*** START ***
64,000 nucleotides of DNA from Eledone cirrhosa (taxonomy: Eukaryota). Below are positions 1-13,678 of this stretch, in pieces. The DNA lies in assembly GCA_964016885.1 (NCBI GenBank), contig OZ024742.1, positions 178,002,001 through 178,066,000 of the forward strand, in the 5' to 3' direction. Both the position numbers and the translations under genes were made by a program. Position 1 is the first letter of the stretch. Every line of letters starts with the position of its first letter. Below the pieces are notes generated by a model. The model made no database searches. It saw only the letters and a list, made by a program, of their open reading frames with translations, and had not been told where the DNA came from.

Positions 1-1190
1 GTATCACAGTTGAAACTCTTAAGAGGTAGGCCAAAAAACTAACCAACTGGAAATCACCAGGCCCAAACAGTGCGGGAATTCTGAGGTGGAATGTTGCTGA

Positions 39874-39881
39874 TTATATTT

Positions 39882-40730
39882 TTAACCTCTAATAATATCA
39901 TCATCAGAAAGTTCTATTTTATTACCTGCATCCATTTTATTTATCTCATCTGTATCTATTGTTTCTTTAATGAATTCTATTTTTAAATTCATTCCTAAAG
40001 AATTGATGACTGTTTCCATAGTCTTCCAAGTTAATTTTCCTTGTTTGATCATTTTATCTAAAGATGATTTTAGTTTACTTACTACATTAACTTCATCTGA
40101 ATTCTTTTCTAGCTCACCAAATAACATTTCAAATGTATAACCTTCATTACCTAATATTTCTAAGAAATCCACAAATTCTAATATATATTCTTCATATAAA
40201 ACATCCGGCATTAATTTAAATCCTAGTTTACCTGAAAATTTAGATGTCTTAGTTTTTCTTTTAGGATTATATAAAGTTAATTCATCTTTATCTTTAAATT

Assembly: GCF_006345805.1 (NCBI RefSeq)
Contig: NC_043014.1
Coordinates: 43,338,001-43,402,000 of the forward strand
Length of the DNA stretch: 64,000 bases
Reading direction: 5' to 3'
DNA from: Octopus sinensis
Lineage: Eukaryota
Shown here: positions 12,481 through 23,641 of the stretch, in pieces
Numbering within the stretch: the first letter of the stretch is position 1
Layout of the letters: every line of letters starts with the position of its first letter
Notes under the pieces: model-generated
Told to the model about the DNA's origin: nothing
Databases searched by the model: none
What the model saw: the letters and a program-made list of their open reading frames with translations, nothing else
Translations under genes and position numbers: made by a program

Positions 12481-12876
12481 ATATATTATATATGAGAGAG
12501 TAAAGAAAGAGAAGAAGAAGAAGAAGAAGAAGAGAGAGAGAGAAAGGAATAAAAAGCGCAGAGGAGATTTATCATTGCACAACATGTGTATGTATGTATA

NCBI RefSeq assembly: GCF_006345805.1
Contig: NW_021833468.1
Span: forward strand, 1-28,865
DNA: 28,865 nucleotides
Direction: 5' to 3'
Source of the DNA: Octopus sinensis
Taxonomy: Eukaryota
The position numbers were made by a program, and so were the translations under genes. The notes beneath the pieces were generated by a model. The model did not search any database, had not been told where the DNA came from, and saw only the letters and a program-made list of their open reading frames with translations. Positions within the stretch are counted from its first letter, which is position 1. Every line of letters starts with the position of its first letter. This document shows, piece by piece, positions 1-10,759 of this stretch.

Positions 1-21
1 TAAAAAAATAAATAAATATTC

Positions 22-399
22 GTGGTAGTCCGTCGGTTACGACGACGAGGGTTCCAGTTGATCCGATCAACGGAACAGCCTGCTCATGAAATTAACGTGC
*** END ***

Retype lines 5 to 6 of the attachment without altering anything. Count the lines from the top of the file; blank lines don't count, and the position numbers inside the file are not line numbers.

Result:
39874 TTATATTT

Positions 39882-40730